Rich Brooks had a record of 91-109-4 while he was head coach at the University of Oregon. He did not have a single season of 10+ wins (although he coached when there were fewer games, making 10+ wins harder to obtain), had only one conference championship and one bowl win in a whopping 18 seasons in Eugene, and finished a season ranked Top-25 nationally only once.
Stats like that paint a picture of a coach who struggled to be competitive, but they don’t tell the whole story.
Brooks took over an absolutely lousy Oregon program. The Ducks hadn’t played in a bowl game in 13 years, amassing a paltry two winning seasons over the same span. They were arguably the worst program in Oregon, and weren’t even thought of nationally. Brooks built the program from scratch, leading the Ducks to four bowl appearances in his final six seasons. He hired several of the coaches who continued to build the program after his departure, and the school promptly named the field after him. The foundation of the Oregon program was built on Brooks’ back.
Chip Kelly innovated college football. He changed the way offenses played with the zone read and no-huddle offense, and the epicenter of college football shifted toward Eugene during his tenure. He was the second post-Brooks coach at Oregon, and stockpiled a massive 46 wins to a meager 7 losses in only four seasons as the head coach at Oregon. He took a solid team, coached by Mike Bellotti, and changed the landscape of college football forever.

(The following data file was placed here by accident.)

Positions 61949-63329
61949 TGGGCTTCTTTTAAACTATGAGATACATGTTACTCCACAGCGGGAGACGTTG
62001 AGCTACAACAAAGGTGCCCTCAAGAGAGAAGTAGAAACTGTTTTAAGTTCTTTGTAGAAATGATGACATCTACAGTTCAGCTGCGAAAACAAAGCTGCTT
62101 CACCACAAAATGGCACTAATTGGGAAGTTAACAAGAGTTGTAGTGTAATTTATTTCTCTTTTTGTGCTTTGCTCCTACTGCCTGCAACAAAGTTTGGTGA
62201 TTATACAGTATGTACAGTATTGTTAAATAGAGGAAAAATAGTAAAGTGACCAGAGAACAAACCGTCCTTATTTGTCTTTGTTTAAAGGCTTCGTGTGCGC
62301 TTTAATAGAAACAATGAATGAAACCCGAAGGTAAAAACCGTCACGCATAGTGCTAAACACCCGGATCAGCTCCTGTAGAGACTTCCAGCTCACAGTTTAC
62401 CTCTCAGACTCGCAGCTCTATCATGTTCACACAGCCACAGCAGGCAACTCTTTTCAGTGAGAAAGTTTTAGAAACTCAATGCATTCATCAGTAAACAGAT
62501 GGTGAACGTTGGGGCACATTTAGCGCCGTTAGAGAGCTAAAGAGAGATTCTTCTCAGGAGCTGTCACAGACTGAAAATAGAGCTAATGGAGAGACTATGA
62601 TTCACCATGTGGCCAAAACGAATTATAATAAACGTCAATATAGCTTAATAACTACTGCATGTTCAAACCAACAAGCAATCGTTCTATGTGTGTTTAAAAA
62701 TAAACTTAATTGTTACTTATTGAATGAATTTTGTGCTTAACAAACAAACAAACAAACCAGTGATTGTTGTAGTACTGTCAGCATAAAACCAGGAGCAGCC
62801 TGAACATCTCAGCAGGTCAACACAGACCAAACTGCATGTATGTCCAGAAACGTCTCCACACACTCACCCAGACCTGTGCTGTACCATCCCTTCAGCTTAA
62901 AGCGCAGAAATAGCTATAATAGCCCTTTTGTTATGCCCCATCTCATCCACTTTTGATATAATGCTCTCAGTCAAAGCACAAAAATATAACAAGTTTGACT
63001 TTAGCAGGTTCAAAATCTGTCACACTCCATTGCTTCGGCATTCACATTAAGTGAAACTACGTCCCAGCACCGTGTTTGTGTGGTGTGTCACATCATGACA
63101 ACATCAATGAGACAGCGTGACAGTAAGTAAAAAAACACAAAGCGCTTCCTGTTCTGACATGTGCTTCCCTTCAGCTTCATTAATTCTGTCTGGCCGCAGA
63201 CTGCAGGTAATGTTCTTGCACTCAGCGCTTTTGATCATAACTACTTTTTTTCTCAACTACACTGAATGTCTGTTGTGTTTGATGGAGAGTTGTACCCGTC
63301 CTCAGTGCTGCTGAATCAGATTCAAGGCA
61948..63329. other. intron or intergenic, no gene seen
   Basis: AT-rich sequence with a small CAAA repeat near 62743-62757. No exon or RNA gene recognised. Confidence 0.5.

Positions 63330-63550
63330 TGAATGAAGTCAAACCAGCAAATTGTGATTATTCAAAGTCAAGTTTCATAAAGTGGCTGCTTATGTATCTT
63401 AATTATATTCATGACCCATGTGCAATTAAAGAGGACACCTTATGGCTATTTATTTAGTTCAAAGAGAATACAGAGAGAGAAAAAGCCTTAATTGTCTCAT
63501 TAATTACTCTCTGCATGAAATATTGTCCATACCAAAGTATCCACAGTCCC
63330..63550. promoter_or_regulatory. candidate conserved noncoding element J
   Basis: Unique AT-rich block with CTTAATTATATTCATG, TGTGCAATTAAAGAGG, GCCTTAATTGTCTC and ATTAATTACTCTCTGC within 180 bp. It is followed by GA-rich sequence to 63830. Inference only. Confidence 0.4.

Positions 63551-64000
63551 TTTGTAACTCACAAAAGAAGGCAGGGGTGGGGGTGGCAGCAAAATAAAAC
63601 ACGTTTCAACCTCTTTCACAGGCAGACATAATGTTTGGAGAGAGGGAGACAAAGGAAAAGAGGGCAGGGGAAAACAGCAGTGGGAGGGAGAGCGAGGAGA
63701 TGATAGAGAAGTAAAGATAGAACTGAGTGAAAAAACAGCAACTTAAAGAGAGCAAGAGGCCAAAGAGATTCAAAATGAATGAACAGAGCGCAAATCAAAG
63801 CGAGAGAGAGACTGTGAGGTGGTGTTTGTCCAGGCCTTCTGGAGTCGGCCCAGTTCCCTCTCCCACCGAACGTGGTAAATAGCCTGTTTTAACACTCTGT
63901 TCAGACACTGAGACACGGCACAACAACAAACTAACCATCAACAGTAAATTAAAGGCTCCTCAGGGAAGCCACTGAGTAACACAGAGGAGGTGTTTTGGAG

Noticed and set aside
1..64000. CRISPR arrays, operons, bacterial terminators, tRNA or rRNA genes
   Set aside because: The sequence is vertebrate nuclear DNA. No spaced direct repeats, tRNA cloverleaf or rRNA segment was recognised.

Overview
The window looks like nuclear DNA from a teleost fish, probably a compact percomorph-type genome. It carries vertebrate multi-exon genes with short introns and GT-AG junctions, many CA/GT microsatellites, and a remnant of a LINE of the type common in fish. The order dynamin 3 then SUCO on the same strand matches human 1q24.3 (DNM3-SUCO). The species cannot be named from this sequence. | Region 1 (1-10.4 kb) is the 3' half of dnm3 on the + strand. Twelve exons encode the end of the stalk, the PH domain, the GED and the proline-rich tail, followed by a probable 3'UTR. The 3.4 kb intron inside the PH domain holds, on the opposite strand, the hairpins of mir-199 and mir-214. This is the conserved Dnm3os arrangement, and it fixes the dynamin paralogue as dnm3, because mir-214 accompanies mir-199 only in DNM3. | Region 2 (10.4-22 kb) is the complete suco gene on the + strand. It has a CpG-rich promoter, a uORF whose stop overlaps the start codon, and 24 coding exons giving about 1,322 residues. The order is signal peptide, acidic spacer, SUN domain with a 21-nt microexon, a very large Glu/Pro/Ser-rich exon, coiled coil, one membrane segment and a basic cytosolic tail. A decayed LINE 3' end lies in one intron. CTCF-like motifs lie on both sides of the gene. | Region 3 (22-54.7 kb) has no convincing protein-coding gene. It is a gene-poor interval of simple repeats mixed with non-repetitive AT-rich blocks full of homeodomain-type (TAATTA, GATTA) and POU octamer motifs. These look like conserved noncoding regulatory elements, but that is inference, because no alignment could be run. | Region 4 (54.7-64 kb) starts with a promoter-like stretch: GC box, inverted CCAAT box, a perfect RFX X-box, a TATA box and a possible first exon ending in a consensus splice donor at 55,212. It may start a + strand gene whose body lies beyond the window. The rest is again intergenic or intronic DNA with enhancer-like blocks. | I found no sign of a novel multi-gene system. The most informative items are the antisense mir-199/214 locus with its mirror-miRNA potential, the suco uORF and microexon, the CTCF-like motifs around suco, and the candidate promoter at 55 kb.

Kelly took Oregon to the national championship, and easily had three of the best teams to ever play in Eugene during his tenure. He left the program to Mark Helfrich, who almost recruited his way back to the pre-Brooks era of irrelevance. Kelly easily has the highest winning percentage in school history (for the modern era at least), and he almost brought Oregon to the pinnacle of college football.
So the question is, who had a bigger impact on the program: Brooks dragging the program out of the cellar, or Kelly pulling them just short of the mountaintop?
Top Photo By: Kevin Cline
Ryan Robertson is a defense contractor for the United States Marine Corps. A lifelong Duck fan from Grants Pass, he joined the Army out of high school. After four years as an Intelligence Analyst he decided it was time to further his education and pay more attention to his Ducks. One of Ryan’s first memories is of watching the Ducks, led by Joey Harrington, beating up on the Utah Utes in 2001. His grandfather ran track at Oregon in the ‘50s. He loves the Ducks, and has a passionate interest in reading every scrap of analysis centered around the football team.
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